• Larry doesn’t live at the Vanier Suites, but he is a long-term, committed L’Arche member who brings a lot of community experience to the group. “We adopt each other as role models. I feel relied upon just enough.” He is also able to be “a good friend when people feel a little bit lonely.”

Learning from this lived experience

Out of the blue, Randy said, “We had a potluck.” Paul added, “I made the butter chicken. They loved it. I hardly got any, but that’s okay.” The potluck with the whole L’Arche community was at the I Belong Centre. It was a testimony to how these relatively new members feel a deep sense of belonging in L’Arche and contribute their gifts and abilities. Rather than isolating them, this experience of belonging is giving each person more confidence to contribute to the wider community in their work, family, and other community spaces where they also belong.

Above: Vanier Suites members with our friend Gronia

The experience of belonging was built over time. Each week, there are two community times. On Wednesdays, it’s a house meeting followed by a meal, then a time for prayer. Sometimes, they invite guests, such as the members of Jubilee House, a traditional L’Arche home. They take turns sharing responsibility for setting up, cooking the meal, and cleaning up. On Fridays, they do a social activity that they decide on together; favorites include movies, bowling, or other local outings.

While some of the group knew each other from different groups, they weren’t close friends. Randy needed time to trust his “new crowd” because he had been burned before. Larry recalls, “When Kevin first came into our community, I don’t think I heard him say more than three or four words, one word at a time. Now, we can hardly shut him up!” Trust and openness are built through many casual moments as well as formal times for each person to share how things are going.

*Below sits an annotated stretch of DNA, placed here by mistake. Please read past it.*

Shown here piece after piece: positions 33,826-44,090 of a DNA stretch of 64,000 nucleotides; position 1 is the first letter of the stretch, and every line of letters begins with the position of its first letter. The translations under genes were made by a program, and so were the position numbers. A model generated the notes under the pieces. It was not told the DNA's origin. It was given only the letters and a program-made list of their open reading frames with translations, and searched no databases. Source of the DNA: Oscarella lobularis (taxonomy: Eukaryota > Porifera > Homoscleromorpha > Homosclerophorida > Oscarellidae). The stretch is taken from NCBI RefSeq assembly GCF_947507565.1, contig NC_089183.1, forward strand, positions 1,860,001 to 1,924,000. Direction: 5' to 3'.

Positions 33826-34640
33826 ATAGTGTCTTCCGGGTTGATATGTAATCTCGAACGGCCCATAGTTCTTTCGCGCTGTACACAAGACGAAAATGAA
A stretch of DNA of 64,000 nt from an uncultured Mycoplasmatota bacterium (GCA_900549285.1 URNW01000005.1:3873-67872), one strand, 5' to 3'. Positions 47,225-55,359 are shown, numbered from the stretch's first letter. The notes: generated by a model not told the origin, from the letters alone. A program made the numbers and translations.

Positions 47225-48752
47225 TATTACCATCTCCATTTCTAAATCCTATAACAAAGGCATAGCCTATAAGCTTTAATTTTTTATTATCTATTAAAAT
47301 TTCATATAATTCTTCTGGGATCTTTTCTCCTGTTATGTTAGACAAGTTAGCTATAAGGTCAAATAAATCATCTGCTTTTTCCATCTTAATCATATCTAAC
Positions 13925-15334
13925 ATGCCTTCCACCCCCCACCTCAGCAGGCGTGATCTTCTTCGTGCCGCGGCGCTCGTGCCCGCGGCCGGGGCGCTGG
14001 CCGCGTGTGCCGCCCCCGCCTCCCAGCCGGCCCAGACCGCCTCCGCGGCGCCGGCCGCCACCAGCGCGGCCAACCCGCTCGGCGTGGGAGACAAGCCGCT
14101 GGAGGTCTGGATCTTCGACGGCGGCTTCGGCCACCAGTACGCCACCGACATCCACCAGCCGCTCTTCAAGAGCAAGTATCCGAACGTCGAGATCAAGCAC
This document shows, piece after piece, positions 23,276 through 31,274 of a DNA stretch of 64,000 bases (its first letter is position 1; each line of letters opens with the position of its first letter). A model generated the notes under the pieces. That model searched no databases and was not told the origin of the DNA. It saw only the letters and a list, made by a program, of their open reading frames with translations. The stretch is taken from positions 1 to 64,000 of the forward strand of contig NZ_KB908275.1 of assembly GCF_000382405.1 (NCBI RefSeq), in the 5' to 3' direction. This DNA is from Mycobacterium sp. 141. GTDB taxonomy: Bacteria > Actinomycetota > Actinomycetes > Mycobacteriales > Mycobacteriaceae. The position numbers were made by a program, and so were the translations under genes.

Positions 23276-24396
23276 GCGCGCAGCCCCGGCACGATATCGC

It’s clear that being responsible means a lot to each person. Nick is proud of “the things you do on your own. I know how to wash my own laundry. My apartment is clean, never dirty.” Randy took responsibility for his home by learning from his peers. Kevin still depends on his mom to remind him to tidy things up… Yulia is thrilled that when she is away, the group takes care of things. Paul says, “It’s like a family, an extended family. We have a lot of parties. We clean up after. Living here at Vanier Suites, we have to do it ourselves. If we don’t do it, it doesn’t get done.”

Of course, life isn’t always easy. Paul says, “We all get lonely sometimes, but that’s okay.” Randy would like to see “more girls” as there are no women his age; he’s advocating for another Vanier Suites because he knows people in town who need a good home. Larry talks about Graham, a founding member of the Vanier Suites, who had to move into long term care. He and others visit Graham and bring him to events if he is up for it. “It’s difficult to let go. We’re learning that we are as important as family to one another.”

Building a Learning Culture

What’s being lived in the Vanier Suites is not a happy accident. This project is the fruit of a vision and practices rooted in 50 years of L’Arche community life. It’s also informed by the knowledge of Supported Independent Living groups in L’Arche, local social service agencies, and innovative housing options developed by partner organizations. Social purpose businesses (such as new forms of housing) that develop innovative, sustainable options while renewing the L’Arche vision are essential for our future.

Discerning what is essential to L’Arche – and what is not – is key to innovation and growth. In this project, key elements such as welcome, mutual relationships, person-centered practices, shared meals, personal sharing, prayer, celebrations, shared decision-making and responsibility, contributing gifts, and connection to the wider community were all affirmed. New elements include greater privacy and personal space, more personal autonomy and responsibility, and a new business model.